U.S. Announces Sanctions Against Russia In Response To Cyberattacks Democratic Sen. Amy Klobuchar of Minnesota has been meeting with eastern European NATO allies. She talks to Rachel Martin about what the sanctions could mean for Russia's regional neighbors.
NPR logo

U.S. Announces Sanctions Against Russia In Response To Cyberattacks

  • Download
  • <iframe src="https://www.npr.org/player/embed/507517664/507517665" width="100%" height="290" frameborder="0" scrolling="no" title="NPR embedded audio player">
  • Transcript
U.S. Announces Sanctions Against Russia In Response To Cyberattacks

U.S. Announces Sanctions Against Russia In Response To Cyberattacks

  • Download
  • <iframe src="https://www.npr.org/player/embed/507517664/507517665" width="100%" height="290" frameborder="0" scrolling="no" title="NPR embedded audio player">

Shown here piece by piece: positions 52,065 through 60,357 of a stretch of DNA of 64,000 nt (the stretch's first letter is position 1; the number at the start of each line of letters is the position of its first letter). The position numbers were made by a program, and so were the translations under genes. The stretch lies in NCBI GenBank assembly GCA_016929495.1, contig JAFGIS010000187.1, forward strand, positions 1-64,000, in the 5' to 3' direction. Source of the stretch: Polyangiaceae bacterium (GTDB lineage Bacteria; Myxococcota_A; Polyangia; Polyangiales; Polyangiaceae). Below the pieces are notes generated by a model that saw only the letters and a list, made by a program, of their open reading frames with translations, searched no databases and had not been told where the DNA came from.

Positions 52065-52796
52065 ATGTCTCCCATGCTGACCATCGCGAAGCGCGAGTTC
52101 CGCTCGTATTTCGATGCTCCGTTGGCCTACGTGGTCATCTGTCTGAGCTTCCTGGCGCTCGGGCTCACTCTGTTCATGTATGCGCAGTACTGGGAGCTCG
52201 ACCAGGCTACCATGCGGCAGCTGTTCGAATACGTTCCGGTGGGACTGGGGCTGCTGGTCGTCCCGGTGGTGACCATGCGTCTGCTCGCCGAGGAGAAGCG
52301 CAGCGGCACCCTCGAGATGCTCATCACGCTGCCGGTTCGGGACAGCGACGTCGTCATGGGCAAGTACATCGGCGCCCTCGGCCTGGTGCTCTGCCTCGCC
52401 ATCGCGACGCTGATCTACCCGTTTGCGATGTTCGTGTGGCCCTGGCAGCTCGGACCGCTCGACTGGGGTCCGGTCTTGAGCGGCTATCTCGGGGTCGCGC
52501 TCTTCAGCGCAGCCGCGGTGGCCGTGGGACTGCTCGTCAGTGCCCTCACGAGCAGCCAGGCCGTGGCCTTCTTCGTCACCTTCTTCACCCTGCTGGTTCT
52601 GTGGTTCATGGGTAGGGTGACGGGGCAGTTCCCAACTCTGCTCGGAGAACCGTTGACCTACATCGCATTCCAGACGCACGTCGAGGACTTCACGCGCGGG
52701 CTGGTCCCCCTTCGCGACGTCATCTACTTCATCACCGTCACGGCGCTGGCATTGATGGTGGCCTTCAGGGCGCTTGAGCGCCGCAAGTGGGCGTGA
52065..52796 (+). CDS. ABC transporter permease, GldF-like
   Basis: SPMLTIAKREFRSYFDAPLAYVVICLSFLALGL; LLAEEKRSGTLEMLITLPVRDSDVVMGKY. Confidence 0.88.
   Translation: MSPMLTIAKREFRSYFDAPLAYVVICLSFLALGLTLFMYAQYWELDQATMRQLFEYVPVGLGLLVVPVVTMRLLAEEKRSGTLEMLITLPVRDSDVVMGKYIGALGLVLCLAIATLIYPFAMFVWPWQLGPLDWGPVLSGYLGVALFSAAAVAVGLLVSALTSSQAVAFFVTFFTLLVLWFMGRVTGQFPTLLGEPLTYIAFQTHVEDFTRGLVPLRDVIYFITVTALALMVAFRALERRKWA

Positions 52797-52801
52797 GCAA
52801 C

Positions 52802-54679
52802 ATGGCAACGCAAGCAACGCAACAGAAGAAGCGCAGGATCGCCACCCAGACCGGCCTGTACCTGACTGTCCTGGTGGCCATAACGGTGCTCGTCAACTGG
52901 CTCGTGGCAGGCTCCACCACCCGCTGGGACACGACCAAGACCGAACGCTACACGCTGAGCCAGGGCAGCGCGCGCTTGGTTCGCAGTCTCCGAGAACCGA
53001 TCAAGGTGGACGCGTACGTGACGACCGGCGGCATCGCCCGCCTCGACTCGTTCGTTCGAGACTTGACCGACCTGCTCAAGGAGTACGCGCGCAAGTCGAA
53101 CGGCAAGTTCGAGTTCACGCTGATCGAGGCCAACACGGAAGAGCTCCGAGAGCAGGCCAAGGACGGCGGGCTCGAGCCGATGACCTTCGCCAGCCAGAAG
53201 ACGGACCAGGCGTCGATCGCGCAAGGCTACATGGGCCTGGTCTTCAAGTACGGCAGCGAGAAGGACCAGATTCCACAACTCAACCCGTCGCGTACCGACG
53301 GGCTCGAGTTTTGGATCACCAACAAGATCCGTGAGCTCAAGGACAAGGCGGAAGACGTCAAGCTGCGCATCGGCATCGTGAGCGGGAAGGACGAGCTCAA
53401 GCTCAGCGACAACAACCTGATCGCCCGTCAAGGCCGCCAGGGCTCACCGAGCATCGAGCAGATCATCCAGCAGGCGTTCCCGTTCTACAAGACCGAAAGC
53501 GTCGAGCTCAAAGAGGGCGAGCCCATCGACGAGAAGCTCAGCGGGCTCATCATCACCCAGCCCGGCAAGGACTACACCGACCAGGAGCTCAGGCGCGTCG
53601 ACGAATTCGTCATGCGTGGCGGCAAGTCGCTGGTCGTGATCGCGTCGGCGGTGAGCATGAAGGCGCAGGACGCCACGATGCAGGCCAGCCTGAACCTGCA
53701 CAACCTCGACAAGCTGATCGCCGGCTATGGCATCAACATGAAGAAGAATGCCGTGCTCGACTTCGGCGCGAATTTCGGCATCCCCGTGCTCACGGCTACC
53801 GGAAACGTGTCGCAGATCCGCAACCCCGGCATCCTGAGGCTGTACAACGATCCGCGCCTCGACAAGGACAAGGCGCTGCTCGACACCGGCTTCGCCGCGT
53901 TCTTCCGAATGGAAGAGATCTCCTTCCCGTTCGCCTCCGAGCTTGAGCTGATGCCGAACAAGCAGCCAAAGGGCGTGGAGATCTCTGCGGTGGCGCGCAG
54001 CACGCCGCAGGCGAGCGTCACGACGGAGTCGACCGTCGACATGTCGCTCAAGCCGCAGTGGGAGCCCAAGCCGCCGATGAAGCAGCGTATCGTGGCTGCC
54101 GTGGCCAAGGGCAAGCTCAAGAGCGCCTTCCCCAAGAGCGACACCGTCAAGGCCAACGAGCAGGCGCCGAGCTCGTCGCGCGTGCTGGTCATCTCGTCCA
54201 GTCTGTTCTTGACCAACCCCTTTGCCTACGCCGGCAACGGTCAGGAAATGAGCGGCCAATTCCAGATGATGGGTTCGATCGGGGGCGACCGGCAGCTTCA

• Transcript

DAVID GREENE, HOST:

And this morning, Russian President Vladimir Putin made a surprising announcement. After President Obama ordered the expulsion of 35 Russian diplomats over alleged Russian meddling in the presidential election, Putin said he wouldn't do anything - for now.

RACHEL MARTIN, HOST:

In fact, he invited American diplomats and their families over to the Kremlin for the holidays. We're talking throughout the morning about Putin's move and what it could mean for his relationship with the new American president, Donald Trump. But let's focus now on the actions taken yesterday by the Obama administration.

GREENE: In addition to those 35 Russian diplomats being expelled, President Obama ordered two Russian compounds in the U.S. to be closed, and he sanctioned several Russian government agencies and officials, all this in response to hacking allegations that Russia denies.